Posted on August 5th, 2014
From the Institute for Learning, this is Victoria Bill.
People often wonder, are Accountable Talk discussions valuable for students learning any level of mathematics? Are young children capable of engaging in Accountable Talk discussions? The answer to both questions is yes. But don't take my word for it; listen to the details of student discussions.
Let's start in a middle school classroom. A group of students is solving a task. They have been told that there are a total of 20 houses, some blue and some red, and the ratio of red to blue houses is 2 to 3. Their task is to determine how many of the houses are blue. One student claims there are 10 blue and 10 red houses. Another student says, "It doesn't say that half are red and half are blue, it says the ratio of red houses to blue houses is 2 to 3, so you need more blue houses."
A third student reaches for counters and makes a visual display of the 2 to 3 relationship with 2 red counters and 3 blue ones. The student starts to iterate the display of the 2 to 3 relationship. You can hear several students saying, "I see it now." The student who originally said 10 red and 10 blue creates a table on a sheet of paper and recites, "2 is to 3 as 4 is to 6 as 6 is to 9 as 8 is to 12..." Suddenly, another student says, "STOP! You have 20 houses now. I see 8 red and 12 blue. Altogether there are 20 houses." Another student claims, "8 is to 12 is the same as 2 is to 3." When pressed to say in what way, the student says, "2 is to 3 is still 8 is to 12, but four iterations of the 2 to 3," and she points to the four iterations of 2 to 3 in the counters as evidence to support her reasoning.
Through an Accountable Talk discussion, the students have used each other’s thinking about the task, including the representations, and they have made sense of the problem.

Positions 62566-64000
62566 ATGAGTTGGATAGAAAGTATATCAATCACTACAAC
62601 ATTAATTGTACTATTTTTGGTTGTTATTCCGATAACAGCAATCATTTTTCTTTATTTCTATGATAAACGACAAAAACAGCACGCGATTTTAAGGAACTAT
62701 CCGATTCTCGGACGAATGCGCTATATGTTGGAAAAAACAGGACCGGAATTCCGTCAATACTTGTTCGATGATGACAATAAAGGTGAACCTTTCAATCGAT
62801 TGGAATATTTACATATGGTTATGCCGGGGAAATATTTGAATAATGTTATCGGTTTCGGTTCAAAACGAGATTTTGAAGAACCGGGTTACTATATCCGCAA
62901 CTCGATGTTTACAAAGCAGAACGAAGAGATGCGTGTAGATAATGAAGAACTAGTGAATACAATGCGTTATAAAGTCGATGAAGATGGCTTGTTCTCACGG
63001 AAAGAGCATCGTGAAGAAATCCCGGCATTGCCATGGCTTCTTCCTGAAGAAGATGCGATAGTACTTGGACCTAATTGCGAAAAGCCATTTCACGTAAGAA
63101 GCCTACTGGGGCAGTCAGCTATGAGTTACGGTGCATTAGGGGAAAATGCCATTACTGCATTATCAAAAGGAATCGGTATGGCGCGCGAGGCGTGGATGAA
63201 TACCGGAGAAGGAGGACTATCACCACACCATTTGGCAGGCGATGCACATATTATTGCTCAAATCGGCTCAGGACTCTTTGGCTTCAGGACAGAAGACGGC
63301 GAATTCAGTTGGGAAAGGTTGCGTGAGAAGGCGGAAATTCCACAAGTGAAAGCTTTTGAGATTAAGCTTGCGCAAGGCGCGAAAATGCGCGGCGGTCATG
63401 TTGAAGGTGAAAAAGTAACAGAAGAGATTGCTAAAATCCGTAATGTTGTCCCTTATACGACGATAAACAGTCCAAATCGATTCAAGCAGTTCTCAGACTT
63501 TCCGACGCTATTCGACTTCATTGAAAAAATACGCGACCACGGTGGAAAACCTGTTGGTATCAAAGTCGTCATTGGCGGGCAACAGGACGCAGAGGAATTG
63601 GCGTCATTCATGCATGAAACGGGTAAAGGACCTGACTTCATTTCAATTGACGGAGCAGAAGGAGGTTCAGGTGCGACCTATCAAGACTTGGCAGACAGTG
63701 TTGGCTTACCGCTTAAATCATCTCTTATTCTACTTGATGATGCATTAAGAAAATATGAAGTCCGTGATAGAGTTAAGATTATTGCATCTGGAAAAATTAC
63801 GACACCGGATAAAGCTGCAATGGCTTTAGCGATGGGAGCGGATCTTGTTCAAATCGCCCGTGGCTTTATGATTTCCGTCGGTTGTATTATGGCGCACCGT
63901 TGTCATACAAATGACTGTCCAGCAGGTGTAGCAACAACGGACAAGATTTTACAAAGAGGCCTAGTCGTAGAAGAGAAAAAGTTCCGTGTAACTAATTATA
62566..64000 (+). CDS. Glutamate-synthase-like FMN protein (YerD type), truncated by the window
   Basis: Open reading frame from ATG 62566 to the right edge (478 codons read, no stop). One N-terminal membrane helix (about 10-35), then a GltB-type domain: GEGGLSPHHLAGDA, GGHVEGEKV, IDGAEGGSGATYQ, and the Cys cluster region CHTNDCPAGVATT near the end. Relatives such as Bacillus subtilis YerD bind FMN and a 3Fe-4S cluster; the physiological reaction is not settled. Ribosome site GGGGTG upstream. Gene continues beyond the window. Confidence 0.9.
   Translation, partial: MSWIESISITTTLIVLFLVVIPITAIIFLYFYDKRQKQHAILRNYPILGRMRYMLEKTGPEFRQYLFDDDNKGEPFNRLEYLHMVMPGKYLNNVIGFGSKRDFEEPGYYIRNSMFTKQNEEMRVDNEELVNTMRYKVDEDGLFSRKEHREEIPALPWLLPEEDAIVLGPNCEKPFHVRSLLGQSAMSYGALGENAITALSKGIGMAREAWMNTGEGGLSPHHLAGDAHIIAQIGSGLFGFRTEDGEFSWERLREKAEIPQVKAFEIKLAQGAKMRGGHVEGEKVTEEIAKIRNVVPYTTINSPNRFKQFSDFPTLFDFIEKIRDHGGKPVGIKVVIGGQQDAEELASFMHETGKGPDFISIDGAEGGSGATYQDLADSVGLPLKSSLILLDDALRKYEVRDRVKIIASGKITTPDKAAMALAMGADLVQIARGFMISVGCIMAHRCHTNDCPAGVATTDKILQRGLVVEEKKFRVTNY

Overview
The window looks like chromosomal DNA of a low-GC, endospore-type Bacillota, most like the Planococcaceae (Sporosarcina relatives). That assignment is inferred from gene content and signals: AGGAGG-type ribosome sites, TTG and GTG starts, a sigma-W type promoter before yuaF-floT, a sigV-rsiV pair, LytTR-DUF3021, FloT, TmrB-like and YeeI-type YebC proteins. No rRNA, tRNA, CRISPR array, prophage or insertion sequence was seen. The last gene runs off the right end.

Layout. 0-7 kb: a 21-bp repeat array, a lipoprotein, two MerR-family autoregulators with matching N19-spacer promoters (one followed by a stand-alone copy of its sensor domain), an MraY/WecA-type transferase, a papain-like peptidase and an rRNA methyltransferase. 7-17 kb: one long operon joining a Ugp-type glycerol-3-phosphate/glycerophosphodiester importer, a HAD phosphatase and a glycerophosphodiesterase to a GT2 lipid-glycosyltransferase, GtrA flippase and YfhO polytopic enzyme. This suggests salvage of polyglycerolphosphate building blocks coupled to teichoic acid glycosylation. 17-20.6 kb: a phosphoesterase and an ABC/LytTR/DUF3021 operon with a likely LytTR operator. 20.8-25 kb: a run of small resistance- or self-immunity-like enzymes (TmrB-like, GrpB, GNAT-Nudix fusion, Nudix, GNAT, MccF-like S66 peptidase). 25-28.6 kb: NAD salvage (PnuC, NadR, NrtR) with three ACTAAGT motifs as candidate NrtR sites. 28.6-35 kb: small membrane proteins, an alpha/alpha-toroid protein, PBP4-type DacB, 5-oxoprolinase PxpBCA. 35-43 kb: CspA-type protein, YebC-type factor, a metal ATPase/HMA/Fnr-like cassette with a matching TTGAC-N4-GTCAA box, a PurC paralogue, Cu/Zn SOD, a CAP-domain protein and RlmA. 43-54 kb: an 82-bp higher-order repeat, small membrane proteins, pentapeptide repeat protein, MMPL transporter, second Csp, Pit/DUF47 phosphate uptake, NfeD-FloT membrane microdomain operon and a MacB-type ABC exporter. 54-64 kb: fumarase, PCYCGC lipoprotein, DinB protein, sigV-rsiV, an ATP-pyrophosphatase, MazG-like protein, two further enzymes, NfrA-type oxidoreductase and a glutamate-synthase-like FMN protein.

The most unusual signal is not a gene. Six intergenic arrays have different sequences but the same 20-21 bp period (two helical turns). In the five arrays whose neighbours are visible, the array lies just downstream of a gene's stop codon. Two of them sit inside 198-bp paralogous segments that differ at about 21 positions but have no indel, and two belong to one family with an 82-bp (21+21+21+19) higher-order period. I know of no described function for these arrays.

These middle school students sound pretty sophisticated. They know how to manage their learning, which tools to draw on, and how they can build on each other's learning. Can this happen in a kindergarten classroom?
Let's look into a kindergarten classroom where students are attempting to determine the total number of donuts if there are 3 chocolate and 4 banana donuts. Making you hungry? One student displays 3 counters and 4 more counters and writes 3 + 4. Whereas, a second student displays 4 counters and then 3 more counters and writes 4 + 3. So now we have 3 + 4 and 4 + 3 written on the board. Immediately, students claim, "4 + 3 is more than 3 + 4." The teacher says, "Who agrees or disagrees?" and encourages the students to turn and talk. Many students immediately recalculate the 3 + 4 and the 4 + 3.
Throughout the room we hear students claiming "I got 7 for 3 + 4" and "I got 7 for 4 + 3". Suddenly, the student who originally claimed that 4 + 3 was greater than 3 + 4 says, "Ah, I get it. I have 3 + 4, and she has 4 + 3, and we have the same amount. She just has 4 donuts first, and I have 4 donuts second." The teacher immediately asks, "Who understands what she is claiming?" Several students point to the donuts and explain that 4 + 3 is 7 and 3 + 4 is 7, and they both show the same amount. The teacher records 3 + 4 = 4 + 3 and says, "Is this statement true?" Many shouts of "Yes!" can be heard throughout the room. "It's just the number of donuts. It doesn't matter where you put them." These kindergarten students made sense of the problem and shared their mathematical reasoning in the same way that the middle school students did.
So, what is the value of learning mathematics in this way, by making sense of tasks and thinking through them with others? By making sense of problems and talking with others, students express their own thinking and hear that of others. They come to understand what happens mathematically and why the system is working the way it is in mathematics. The Common Core Standards refers to this as the structure of mathematics. I'll leave you with this final thought…In our middle school and kindergarten examples, the teachers played a critical role. What was it?
Victoria Bill is the Chair of the Institute for Learning's mathematics Disciplinary Literacy Team.
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